Cyber security tops CIOs' cloud concerns
87% express concern about IT security risks
A study of public sector chief information officers (CIOs) has found that 87% of respondents are either concerned or very concerned about the risks associated with IT security breaches when migrating their technology functions to the cloud.
However, only 40% of those surveyed actually test cloud vendors' security systems and procedures.
Other measures the CIOs under question have adopted to counter the cyber security threat include improving physical security (50%), identifying management systems (37%), developing business continuity processes (33%) and relying on an external audit provider (13%).
The study, which was conducted by market research firm Market Probe, also found that 13% of CIOs questioned said that they were "not taking any proactive action to address cyber security". Furthermore, 10% said that they were "not concerned" about cyber security.
These findings come in the wake of recent research which found that there has been a 27% increase in first-time users of cloud services over the past 18 months, with the rate of adoption accelerating over the last nine months.
Based on the study, which was conducted by the Cloud Industry Forum (CIF) and released in September 2012, CIF expects that by the end of 2013, over 75% of UK businesses will be using at least one cloud service and 80% of current users will be spending more on cloud services.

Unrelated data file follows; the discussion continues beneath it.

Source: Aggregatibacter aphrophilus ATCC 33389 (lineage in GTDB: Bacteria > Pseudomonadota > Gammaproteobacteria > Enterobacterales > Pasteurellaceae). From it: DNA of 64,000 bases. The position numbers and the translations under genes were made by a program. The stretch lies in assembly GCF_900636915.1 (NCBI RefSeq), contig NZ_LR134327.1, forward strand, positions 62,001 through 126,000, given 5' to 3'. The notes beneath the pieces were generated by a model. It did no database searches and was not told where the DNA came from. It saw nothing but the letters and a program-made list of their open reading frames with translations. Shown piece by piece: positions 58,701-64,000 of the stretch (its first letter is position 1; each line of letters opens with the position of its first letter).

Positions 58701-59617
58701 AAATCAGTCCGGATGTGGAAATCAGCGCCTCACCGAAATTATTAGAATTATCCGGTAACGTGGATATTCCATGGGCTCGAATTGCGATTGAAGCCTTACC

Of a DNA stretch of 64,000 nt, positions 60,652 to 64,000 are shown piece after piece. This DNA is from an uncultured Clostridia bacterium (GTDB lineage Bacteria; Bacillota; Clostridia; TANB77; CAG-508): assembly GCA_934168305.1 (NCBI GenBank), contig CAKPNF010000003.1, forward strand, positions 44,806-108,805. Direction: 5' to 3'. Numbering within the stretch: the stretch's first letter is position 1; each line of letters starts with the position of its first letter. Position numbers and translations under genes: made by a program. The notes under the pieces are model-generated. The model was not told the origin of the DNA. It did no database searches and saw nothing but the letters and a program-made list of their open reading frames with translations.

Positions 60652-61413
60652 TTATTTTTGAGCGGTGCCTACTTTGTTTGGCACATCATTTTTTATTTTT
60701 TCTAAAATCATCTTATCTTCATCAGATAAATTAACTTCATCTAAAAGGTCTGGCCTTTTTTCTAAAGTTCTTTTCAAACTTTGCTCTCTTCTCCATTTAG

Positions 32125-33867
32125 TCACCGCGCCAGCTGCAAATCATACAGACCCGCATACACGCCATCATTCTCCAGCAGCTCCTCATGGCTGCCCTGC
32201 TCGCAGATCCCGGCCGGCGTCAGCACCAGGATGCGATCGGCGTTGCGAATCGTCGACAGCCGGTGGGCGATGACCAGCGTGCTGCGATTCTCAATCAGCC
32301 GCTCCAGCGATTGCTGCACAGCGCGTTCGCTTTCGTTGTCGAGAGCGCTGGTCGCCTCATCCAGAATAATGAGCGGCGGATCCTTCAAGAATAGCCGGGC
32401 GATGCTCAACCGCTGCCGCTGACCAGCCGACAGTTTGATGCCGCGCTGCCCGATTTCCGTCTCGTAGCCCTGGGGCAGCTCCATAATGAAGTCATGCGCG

CIF research published in July 2012 found that public and private sector organisations are now almost equally likely to have adopted cloud (62% and 61% respectively). This is a shift from previous studies which have tended to find that the private sector was ahead of the public sector regarding cloud adoption.
Commenting on the findings, Phil Sheridan, Managing Director of Robert Half Technology said, "Looking towards 2013, CIOs are charged with juggling multiple priorities...but the risks of not migrating to the cloud, notably the achievement of significant cost reductions, may outweigh the potential security risks that concern IT executives.
"Budgets continue to be stretched and any potential cost savings that IT can deliver will be welcomed throughout the business."